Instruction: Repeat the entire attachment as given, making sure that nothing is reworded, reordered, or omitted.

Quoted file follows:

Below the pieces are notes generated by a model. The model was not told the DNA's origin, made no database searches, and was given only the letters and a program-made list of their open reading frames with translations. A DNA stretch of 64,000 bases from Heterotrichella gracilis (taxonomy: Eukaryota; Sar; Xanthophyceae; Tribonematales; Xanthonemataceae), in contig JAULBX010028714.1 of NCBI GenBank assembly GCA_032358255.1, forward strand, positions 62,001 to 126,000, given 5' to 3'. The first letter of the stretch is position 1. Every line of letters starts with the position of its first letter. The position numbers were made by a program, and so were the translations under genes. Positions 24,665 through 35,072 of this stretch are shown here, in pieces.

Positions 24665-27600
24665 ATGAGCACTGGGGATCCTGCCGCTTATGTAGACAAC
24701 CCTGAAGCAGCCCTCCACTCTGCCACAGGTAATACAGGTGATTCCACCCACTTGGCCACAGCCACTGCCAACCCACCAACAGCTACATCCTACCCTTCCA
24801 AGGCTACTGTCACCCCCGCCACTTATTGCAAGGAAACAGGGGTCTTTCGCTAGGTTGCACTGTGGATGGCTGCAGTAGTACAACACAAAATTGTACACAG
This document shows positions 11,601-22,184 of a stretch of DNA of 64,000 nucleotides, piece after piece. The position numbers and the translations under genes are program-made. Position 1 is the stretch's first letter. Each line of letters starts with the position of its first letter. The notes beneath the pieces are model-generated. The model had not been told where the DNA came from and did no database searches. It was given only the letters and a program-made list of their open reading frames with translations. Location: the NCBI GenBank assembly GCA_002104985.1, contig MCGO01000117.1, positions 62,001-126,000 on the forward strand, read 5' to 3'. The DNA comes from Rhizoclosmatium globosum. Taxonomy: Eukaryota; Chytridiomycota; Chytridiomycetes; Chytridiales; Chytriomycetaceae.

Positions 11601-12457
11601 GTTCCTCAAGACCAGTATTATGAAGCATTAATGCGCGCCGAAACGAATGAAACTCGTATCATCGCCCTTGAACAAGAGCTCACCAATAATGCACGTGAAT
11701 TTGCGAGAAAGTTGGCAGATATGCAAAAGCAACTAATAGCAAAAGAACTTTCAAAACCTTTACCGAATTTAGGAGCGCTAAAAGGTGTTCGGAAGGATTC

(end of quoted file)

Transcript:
Below the pieces are notes generated by a model. The model was not told the DNA's origin, made no database searches, and was given only the letters and a program-made list of their open reading frames with translations. A DNA stretch of 64,000 bases from Heterotrichella gracilis (taxonomy: Eukaryota; Sar; Xanthophyceae; Tribonematales; Xanthonemataceae), in contig JAULBX010028714.1 of NCBI GenBank assembly GCA_032358255.1, forward strand, positions 62,001 to 126,000, given 5' to 3'. The first letter of the stretch is position 1. Every line of letters starts with the position of its first letter. The position numbers were made by a program, and so were the translations under genes. Positions 24,665 through 35,072 of this stretch are shown here, in pieces.

Positions 24665-27600
24665 ATGAGCACTGGGGATCCTGCCGCTTATGTAGACAAC
24701 CCTGAAGCAGCCCTCCACTCTGCCACAGGTAATACAGGTGATTCCACCCACTTGGCCACAGCCACTGCCAACCCACCAACAGCTACATCCTACCCTTCCA
24801 AGGCTACTGTCACCCCCGCCACTTATTGCAAGGAAACAGGGGTCTTTCGCTAGGTTGCACTGTGGATGGCTGCAGTAGTACAACACAAAATTGTACACAG
This document shows positions 11,601-22,184 of a stretch of DNA of 64,000 nucleotides, piece after piece. The position numbers and the translations under genes are program-made. Position 1 is the stretch's first letter. Each line of letters starts with the position of its first letter. The notes beneath the pieces are model-generated. The model had not been told where the DNA came from and did no database searches. It was given only the letters and a program-made list of their open reading frames with translations. Location: the NCBI GenBank assembly GCA_002104985.1, contig MCGO01000117.1, positions 62,001-126,000 on the forward strand, read 5' to 3'. The DNA comes from Rhizoclosmatium globosum. Taxonomy: Eukaryota; Chytridiomycota; Chytridiomycetes; Chytridiales; Chytriomycetaceae.

Positions 11601-12457
11601 GTTCCTCAAGACCAGTATTATGAAGCATTAATGCGCGCCGAAACGAATGAAACTCGTATCATCGCCCTTGAACAAGAGCTCACCAATAATGCACGTGAAT
11701 TTGCGAGAAAGTTGGCAGATATGCAAAAGCAACTAATAGCAAAAGAACTTTCAAAACCTTTACCGAATTTAGGAGCGCTAAAAGGTGTTCGGAAGGATTC